Tag Archives: Anxiety

What Meditation Does for Me

It was March 2020 and the world was shutting down. It was the perfect time to try something new: meditation.

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Countless people tell you to meditate. But how the heck do you even do it, and why bother?

Here’s how I meditate every day, and the benefits I’ve gained.

How I Meditate

Every morning after breakfast, I sit down in this red armchair. I keep my back straight and feet flat on the floor.

I breathe in and out. I either focus on my breath or repeat a word.

You can use whatever word (or “mantra”) you like. Swami Rama suggests a few: om, amen, or shalom.

I usually go with om. Sometimes I say it out loud, other times just in my head.

Using a word can make meditation easier. For most people, it’s easier to concentrate on a word than their breath.

I continue doing this for 10 or 20 minutes. I seldom exceed 30.

Choosing Your Thoughts

Most of us inhabit our thoughts. All too often, so do I!

If we’re mad, we’re mad with our entire being. If a negative thought pops into our head, it repeats endlessly.

But increasingly, I’m able to spot that thought and stop it.

I tell myself “I don’t have to think about that.”

Then I ask myself, “What would I like to think about?” And I think of something nice, like a great dinner with friends or a cute squirrel I saw.

Your life is a lot more pleasant when you can, at least sometimes, pick what you think about!

Improved Sleep

When I can’t fall asleep, it’s often because of some repetitive thought. Perhaps I’m worried about something.

Being able to spot that looping thought and realize “I don’t have to think about that” is so freeing!

In turn, good sleep helps your brain work even better!


We live in a world of nonstop inputs. Information flies at us whenever we’re awake.

Meditation is an opportunity to stop all that. You won’t believe how nice that can feel, even if it’s awkward at first!

Success vs. Failure

A friend once told me he was struggling to sleep. “Have you tried meditation?” I asked?

“Yeah, I suck at it!”

The thing is, we all suck!

Mostly, we get distracted and don’t actually focus on our breath or our mantra. Instead of feeling inner peace, we think about how we forgot to buy paper towels.

But that’s okay!

This isn’t about being awesome. Just do it regularly and you’ll benefit.

I hope that even once during a meditation, I can spot my distraction and redirect myself. If I can do that, that’s wonderful!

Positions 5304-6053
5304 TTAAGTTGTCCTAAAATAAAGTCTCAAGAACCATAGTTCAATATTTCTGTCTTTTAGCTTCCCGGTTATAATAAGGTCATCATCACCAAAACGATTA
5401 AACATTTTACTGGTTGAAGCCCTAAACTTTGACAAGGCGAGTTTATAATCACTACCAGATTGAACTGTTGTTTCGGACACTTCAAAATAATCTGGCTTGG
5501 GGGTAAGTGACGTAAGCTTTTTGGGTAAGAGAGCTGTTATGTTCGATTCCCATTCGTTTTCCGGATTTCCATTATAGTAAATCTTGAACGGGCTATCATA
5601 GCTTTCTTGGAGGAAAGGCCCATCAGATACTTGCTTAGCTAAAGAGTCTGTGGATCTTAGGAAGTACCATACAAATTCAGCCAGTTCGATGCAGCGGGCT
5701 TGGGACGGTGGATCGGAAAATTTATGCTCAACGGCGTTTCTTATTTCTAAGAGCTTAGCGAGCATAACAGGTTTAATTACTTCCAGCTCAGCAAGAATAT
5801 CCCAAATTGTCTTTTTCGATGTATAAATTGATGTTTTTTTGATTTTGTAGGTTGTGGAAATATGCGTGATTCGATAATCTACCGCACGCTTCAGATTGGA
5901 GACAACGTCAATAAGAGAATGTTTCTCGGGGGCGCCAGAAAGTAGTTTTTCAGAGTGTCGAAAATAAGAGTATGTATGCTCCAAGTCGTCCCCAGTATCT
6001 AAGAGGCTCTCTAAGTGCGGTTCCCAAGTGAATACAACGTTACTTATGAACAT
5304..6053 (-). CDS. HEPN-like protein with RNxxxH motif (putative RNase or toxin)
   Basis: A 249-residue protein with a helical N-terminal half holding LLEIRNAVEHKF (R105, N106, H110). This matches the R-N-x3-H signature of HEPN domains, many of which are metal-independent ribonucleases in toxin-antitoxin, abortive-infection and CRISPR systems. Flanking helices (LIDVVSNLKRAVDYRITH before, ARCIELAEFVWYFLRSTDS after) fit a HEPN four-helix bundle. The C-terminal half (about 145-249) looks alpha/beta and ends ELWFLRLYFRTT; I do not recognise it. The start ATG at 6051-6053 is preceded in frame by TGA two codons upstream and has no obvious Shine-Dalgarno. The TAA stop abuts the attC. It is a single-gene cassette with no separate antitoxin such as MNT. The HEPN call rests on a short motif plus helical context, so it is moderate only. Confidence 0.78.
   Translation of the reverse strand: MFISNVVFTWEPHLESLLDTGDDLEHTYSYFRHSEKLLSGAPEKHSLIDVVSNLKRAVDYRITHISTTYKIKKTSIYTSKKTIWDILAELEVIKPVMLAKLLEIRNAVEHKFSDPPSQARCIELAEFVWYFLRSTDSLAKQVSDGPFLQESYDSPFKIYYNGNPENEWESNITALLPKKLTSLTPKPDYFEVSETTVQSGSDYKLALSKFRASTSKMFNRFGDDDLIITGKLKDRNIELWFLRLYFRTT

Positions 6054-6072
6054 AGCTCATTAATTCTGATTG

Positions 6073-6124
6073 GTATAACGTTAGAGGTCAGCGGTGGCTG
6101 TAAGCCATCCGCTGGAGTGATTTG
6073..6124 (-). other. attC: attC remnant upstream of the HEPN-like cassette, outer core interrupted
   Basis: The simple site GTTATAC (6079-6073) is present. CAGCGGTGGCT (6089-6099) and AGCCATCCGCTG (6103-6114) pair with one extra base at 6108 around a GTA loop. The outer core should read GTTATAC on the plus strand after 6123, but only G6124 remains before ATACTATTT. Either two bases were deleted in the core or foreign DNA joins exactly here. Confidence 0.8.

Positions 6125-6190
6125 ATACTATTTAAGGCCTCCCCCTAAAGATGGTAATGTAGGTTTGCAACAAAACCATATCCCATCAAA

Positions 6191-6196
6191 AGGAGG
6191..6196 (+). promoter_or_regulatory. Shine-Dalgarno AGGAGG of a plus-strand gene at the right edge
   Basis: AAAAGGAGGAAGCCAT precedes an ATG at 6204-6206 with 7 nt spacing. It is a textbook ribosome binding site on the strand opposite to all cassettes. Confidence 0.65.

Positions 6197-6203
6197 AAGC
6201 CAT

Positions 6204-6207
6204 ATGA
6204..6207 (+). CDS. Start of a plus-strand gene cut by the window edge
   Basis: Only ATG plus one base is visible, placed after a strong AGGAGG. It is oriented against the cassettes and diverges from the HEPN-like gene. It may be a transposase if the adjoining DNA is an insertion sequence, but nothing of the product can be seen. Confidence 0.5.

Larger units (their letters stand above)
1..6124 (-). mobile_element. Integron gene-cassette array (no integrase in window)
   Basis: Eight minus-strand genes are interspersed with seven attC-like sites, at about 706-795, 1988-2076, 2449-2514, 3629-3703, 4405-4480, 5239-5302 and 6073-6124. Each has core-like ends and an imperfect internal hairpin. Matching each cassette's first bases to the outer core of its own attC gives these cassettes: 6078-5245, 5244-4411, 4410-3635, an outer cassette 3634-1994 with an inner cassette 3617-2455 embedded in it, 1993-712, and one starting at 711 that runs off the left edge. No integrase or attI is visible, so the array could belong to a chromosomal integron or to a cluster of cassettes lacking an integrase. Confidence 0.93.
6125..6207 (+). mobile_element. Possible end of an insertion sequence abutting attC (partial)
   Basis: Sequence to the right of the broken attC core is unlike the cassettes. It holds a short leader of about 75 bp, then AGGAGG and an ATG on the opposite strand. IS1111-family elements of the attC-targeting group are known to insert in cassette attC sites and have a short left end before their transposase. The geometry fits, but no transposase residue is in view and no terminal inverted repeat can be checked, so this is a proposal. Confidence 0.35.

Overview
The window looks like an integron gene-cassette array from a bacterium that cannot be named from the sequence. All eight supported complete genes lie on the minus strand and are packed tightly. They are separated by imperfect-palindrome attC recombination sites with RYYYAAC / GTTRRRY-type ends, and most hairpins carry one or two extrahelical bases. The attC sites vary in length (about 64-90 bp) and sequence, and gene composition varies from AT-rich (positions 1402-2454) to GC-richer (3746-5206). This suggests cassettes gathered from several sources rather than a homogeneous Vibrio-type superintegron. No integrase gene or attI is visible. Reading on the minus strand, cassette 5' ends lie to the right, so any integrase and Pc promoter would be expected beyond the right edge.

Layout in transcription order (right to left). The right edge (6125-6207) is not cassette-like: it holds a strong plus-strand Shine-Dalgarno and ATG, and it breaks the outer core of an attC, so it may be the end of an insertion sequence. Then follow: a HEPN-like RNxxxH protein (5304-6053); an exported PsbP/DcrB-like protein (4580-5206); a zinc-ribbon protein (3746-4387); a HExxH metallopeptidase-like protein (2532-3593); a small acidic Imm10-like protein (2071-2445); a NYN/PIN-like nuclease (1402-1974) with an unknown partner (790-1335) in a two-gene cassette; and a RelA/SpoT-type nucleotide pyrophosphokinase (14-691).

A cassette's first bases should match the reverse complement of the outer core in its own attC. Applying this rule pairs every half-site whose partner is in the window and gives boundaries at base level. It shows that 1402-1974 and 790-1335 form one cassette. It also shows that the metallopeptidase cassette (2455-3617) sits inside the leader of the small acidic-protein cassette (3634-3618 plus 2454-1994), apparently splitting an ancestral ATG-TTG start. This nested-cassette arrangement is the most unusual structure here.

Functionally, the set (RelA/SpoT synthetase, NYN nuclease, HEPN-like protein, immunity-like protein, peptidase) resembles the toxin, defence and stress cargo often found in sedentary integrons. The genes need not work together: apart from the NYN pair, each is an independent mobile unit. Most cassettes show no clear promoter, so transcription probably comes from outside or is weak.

That’s the skill we’re trying to build. We want to spot what’s in our mind and be able to redirect it.

Try It!

At first, I wasn’t sure I was getting anything from meditation. But the benefits crept up on me.

Soon enough, I found myself spotting unhelpful thoughts without even trying. When I stop them and redirect myself, it’s a wonderful feeling!

This practice has given me so much in just three years. See what it can give you!

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More on life:

How Camping is Improving My Life

A Wisconsin Summer With The People Who Matter Most

The Swami Who Taught Me About Politics

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Has Zimbabwe Found the Solution to the Mental Health Crisis?

Many people have experienced worsening mental health since the COVID pandemic began. Many others struggled even before. But I came across an interesting article today about a very innovative program in Zimbabwe that just might have the solution. It’s called the Friendship Bench:

This is a community-based psychological treatment programme delivered by over 700 trained community grandmothers in over 100 communities in Zimbabwe.

In a country with just 13 psychiatrists for a population of 16 million, this model has helped expand mental health outreach.

It has taken years to build the Friendship Bench model and show that through talk therapy, trained grandmothers can treat depression, anxiety and alleviate suicidal thoughts across communities in Zimbabwe and beyond.

We tend to assume that only professionals can provide talk therapy, but Zimbabwe’s experience argues otherwise. Zimbabwe has few resources and so it was forced to innovate, but we could benefit from their discovery.

Such a program is all the more feasible in the US or other wealthy countries, with our broad access to the internet and smartphones.

P.S. This is by no means the first time major innovations have come from Zimbabwe. Lyft was originally called Zimride (Zimbabwe Ride) and was inspired by ridesharing systems there.